Here at WEC, we’re digging deeper into what it means to be committed to racial and environmental justice – not only with our programs, but also in our internal policies and practices and how our language reflects our racial justice lens. How does WEC make sure our HR and management practices are fair and equitable? How do we give our staff and board opportunities to learn and grow? How do we ensure we have an inclusive office culture? We’re working to apply a racial justice lens from the inside out, which, it turns out, can be tricky.

The traditional environmental movement has been historically led by majority-white organizations.

Fortunately, we’ve found some friends who are grappling with the same thing. The traditional environmental movement has been historically led by majority-white organizations. And while we’ve made progress, we’re seeing how the benefits are inequitable. Communities of color and lower income communities often receive the brunt of environmental degradation; today, race is the number one predictor of whether you live near pollution. It’s time that we step up and look at the systems that have gotten us to where we are today.

WEC has joined together with other historically white-led organizations to create a space for learning, asking the hard questions, sharing information, and making commitments. We understand the responsibility we have to educate ourselves, without leaning on community of color-based organizations to do so. In monthly meetings open to anyone who works at a historically white-led nonprofit, we focus in on a topic and workshop solutions together. From strategic planning to fundraising to leadership buy-in, we’re sharing knowledge, resources, and encouragement, which we bring back to our organizations. With each new topic we focus on, we learn more about what is effective at other organizations and things we all struggle with. We are humbled by how much work we have ahead of us.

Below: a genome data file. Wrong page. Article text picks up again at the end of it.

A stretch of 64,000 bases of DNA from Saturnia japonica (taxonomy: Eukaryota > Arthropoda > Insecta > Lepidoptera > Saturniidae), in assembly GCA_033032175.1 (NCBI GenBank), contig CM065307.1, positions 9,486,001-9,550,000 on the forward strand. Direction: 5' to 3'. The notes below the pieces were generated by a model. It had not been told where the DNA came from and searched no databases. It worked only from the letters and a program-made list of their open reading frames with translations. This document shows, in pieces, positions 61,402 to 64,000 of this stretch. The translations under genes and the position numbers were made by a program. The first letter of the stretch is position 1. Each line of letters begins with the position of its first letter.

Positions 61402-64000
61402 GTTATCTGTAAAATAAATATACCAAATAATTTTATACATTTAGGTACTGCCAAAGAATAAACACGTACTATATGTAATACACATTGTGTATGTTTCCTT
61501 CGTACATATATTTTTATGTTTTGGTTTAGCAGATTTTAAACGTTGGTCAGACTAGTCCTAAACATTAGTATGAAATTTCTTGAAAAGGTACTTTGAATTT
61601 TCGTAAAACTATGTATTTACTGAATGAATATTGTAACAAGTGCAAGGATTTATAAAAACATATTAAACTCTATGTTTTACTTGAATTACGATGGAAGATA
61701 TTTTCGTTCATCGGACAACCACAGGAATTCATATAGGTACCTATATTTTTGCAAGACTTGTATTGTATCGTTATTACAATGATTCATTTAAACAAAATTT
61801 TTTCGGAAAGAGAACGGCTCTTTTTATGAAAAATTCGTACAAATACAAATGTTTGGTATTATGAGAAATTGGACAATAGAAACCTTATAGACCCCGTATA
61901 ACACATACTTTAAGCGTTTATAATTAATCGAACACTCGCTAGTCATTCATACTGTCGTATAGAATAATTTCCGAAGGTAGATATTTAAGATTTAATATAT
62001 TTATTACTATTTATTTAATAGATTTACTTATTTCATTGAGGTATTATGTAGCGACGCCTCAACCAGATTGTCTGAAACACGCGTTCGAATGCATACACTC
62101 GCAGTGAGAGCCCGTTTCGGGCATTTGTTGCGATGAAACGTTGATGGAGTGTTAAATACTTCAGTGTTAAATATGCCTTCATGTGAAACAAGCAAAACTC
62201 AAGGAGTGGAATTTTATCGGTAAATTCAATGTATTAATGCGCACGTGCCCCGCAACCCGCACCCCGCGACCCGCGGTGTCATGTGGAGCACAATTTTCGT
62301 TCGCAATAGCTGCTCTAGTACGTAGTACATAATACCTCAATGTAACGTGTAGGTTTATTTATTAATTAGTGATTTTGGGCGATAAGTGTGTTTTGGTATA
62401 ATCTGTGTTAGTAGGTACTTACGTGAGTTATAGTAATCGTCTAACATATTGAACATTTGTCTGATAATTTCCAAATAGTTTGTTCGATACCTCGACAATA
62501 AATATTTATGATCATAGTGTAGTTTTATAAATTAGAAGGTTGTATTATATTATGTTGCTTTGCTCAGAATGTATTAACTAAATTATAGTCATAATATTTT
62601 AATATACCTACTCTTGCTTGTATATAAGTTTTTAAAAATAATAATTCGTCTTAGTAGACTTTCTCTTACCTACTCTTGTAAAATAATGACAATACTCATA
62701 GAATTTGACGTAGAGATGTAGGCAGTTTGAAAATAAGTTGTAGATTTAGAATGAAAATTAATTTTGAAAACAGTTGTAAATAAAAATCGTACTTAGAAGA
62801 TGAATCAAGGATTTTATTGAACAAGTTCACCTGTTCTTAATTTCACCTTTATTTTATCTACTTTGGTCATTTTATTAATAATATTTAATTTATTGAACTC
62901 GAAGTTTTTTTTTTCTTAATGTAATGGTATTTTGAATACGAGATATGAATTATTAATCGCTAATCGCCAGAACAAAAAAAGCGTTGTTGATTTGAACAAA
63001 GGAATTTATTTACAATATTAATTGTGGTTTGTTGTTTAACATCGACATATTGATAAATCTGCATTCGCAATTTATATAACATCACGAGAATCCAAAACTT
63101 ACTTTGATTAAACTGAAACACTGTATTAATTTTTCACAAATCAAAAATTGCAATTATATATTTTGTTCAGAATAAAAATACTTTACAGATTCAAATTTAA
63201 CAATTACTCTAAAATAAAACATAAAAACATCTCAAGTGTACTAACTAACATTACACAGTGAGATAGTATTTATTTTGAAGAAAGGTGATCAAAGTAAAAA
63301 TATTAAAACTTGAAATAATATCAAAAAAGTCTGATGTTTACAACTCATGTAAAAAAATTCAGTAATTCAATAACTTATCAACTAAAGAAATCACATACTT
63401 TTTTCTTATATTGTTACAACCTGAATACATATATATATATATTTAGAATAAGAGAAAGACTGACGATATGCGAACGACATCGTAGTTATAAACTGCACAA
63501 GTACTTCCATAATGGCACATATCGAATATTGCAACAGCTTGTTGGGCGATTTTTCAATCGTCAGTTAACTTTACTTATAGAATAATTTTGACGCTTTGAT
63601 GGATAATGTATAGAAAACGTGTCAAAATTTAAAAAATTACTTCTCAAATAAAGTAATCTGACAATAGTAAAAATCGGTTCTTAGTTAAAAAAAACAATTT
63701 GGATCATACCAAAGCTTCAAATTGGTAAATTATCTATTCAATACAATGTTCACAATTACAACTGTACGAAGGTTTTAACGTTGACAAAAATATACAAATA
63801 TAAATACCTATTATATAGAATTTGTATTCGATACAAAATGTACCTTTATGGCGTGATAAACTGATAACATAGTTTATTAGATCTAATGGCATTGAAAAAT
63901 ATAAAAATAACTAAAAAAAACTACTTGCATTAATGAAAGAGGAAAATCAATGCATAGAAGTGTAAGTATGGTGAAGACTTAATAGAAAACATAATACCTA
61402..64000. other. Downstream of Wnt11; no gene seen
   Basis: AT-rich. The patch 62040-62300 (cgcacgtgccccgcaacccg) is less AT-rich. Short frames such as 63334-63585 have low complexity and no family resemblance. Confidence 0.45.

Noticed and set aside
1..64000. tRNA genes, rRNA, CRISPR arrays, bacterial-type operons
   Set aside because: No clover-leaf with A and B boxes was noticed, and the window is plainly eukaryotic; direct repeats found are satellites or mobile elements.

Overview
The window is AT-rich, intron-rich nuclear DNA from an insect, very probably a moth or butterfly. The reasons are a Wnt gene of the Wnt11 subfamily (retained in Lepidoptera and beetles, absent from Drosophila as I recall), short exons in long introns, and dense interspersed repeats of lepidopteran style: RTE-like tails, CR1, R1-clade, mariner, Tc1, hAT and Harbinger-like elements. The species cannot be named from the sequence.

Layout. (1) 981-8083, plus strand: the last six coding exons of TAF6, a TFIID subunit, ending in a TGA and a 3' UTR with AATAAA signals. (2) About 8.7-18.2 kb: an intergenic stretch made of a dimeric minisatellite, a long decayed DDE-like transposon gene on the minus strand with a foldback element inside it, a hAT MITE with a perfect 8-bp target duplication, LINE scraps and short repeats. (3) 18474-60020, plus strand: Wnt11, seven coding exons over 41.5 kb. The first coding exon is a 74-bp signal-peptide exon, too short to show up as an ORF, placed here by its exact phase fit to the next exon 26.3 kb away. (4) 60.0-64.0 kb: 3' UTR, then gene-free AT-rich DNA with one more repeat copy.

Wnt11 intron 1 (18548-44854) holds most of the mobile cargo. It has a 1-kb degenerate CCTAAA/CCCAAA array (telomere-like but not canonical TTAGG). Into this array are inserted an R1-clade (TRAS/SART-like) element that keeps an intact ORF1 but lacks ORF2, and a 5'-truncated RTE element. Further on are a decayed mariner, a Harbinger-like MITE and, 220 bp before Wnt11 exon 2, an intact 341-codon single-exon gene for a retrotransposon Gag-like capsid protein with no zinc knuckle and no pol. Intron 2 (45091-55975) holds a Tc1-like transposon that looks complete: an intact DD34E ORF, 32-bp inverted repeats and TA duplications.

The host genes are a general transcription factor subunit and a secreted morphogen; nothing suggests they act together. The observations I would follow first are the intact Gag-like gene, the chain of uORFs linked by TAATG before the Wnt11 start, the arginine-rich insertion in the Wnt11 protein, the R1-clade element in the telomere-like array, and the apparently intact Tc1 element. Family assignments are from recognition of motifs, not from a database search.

While none of us have all the answers, our collective curiosity and knowledge sharing is helping us transform our organizations for the better.

In March, WEC’s Administrative Director, Sean Pender, teamed up with other admin staff from Naturebridge and the Seattle Aquarium on a panel about how they’re bringing a lens of racial equity to the hiring process. While none of us have all the answers, our collective curiosity and knowledge sharing is helping us transform our organizations for the better.

We invite you to join our Equity Learning Community of historically white-led organizations. As we work to make plans for 2018 meet ups, we welcome your ideas and curiosity! To get involved or for more information, visit our Racial and Environmental Justice webpage.